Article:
The Downstream Effects of Fractured Medication Data

November 17, 2021by PPN Marketing

Fractured Medication Data Infographic

In a time of electronic health records, e-prescribing, and cloud-based storage, it’s hard to believe that a patient’s medication history isn’t always readily available to providers within their clinical workflows. Yet fractured data from multiple sources, inconsistent terminology between different systems, and time-consuming manual entry all hinder the medication reconciliation process. Providers are frustrated, patients are at risk of preventable adverse drug events (ADEs), and hospitals are bearing responsibility for readmissions. This infographic explores how process inefficiencies and errors in the Emergency Department and at admission can jeopardize patient safety and hospital finances.


Fractured Medication Data


Source List:

  1. Results from DrFirst’s Med Rec Excellence Program where 283 individual hospital systems were surveyed
  2. Zheng Y, Jiang, Y, Dorsch MP, et al. Work Eort, Readability and Quality of Pharmacy Transcription of Patient Directions from Electronic Prescriptions: A Retrospective Observational Cohort Analysis. BMJ Quality & Safety 2021;30:311-319.
  3. Results of the Medications At Transitions and Clinical Handoffs (MATCH) Study: An Analysis of Medication Reconciliation Errors and Risk Factors at Hospital Admission found that one-third of inpatient orders contain errors, with 85% of these originating from the medication history collected during the admission process.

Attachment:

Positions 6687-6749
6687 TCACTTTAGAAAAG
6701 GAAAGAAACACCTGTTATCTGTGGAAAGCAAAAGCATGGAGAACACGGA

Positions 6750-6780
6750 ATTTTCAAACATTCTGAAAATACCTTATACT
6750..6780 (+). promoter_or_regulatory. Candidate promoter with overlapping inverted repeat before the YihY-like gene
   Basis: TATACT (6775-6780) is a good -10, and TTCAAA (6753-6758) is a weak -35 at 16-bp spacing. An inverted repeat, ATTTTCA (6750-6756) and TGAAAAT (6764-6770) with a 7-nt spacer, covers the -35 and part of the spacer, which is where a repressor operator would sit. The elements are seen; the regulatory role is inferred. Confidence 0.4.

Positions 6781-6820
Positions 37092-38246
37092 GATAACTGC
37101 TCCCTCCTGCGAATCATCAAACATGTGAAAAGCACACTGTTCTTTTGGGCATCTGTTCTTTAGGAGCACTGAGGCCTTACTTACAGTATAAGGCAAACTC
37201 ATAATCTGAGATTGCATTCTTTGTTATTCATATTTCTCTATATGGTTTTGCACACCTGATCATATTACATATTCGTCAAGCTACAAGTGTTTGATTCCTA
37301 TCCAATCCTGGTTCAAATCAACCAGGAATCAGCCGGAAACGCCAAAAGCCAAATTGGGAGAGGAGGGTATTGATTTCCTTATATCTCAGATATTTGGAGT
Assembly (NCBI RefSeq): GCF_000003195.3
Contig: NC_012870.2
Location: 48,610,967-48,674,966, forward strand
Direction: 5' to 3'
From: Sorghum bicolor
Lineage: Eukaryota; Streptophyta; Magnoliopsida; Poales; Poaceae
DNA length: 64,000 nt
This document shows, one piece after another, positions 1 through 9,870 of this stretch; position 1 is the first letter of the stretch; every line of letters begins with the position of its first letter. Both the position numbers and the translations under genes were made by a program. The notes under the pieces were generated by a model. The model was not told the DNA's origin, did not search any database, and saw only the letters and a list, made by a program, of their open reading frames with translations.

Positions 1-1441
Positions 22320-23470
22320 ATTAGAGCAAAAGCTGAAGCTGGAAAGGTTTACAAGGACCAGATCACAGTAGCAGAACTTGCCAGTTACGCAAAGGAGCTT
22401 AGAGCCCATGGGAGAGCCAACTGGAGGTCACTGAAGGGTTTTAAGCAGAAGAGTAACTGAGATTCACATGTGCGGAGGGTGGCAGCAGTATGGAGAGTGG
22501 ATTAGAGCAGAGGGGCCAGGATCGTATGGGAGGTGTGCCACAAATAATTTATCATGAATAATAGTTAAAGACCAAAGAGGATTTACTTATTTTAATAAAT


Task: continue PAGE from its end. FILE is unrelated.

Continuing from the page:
4. Bates DW, Boyle DL, Vander Vliet MB, Schneider J, Leape L. Relationship Between Medication Errors and Adverse Drug Events. J Gen Intern Med. 1995;10:199-205.https://pubmed.ncbi.nlm.nih.gov/7790981
  5. Improving admission medication reconciliation with pharmacists or pharmacy technicians in the emergency department identified that medication histories collected by nursing and hospitalist staff for high-risk patients have an average of eight medication errors by the time the patient is transitioned from the ED to inpatient care
  6. Unintended Medication Discrepancies at the Time of Hospital Admission notes that up to 70% of patients have errors on their medication list when admitted to the hospital through the ED, and up to 59% of these errors can cause harm.
  7. Reasons for Nonadherence to Medications,https://www.empr.com/home/news/drug-news/8-reasons-for-nonadherence-to-medications
  8. Why You Need to Take Your Medications as  Prescribed or Instructed,https://www.fda.gov/drugs/special-features/why-you-need-take-your-medications-prescribed-or-instructed
  9. New England Health Institute (2001); WHO (2003), Adherence to Long Term Therapies
  10. American Heart Association (2014), “A Tough Pill to Swallow. Medication Adherence and Cardiovascular Disease”
  11. New England Journal of Medicine (Aug 4, 2005)
  12. Medication Reconciliation Model ROI. Society of Hospital Medicine.
  13. Annual Reviews Pharmacology and Toxicology (2019)